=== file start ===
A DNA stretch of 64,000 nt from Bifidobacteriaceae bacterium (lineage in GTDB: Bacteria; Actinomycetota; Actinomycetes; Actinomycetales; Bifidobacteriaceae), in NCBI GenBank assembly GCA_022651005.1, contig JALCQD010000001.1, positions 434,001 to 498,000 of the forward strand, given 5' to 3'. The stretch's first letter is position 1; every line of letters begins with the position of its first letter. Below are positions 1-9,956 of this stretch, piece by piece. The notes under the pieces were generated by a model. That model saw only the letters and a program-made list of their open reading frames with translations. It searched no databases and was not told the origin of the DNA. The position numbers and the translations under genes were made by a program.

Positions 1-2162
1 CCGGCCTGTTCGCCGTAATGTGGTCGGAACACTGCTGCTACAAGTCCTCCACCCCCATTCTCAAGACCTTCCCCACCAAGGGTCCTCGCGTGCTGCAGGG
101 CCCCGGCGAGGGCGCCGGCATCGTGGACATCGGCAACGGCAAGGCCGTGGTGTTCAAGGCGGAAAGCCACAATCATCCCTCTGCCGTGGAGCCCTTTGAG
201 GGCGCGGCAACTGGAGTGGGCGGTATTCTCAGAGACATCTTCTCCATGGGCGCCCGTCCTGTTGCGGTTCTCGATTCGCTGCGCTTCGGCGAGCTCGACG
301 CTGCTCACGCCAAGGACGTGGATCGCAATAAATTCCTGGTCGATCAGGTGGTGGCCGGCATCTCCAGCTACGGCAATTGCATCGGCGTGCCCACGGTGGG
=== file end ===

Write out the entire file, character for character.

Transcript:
A DNA stretch of 64,000 nt from Bifidobacteriaceae bacterium (lineage in GTDB: Bacteria; Actinomycetota; Actinomycetes; Actinomycetales; Bifidobacteriaceae), in NCBI GenBank assembly GCA_022651005.1, contig JALCQD010000001.1, positions 434,001 to 498,000 of the forward strand, given 5' to 3'. The stretch's first letter is position 1; every line of letters begins with the position of its first letter. Below are positions 1-9,956 of this stretch, piece by piece. The notes under the pieces were generated by a model. That model saw only the letters and a program-made list of their open reading frames with translations. It searched no databases and was not told the origin of the DNA. The position numbers and the translations under genes were made by a program.

Positions 1-2162
1 CCGGCCTGTTCGCCGTAATGTGGTCGGAACACTGCTGCTACAAGTCCTCCACCCCCATTCTCAAGACCTTCCCCACCAAGGGTCCTCGCGTGCTGCAGGG
101 CCCCGGCGAGGGCGCCGGCATCGTGGACATCGGCAACGGCAAGGCCGTGGTGTTCAAGGCGGAAAGCCACAATCATCCCTCTGCCGTGGAGCCCTTTGAG
201 GGCGCGGCAACTGGAGTGGGCGGTATTCTCAGAGACATCTTCTCCATGGGCGCCCGTCCTGTTGCGGTTCTCGATTCGCTGCGCTTCGGCGAGCTCGACG
301 CTGCTCACGCCAAGGACGTGGATCGCAATAAATTCCTGGTCGATCAGGTGGTGGCCGGCATCTCCAGCTACGGCAATTGCATCGGCGTGCCCACGGTGGG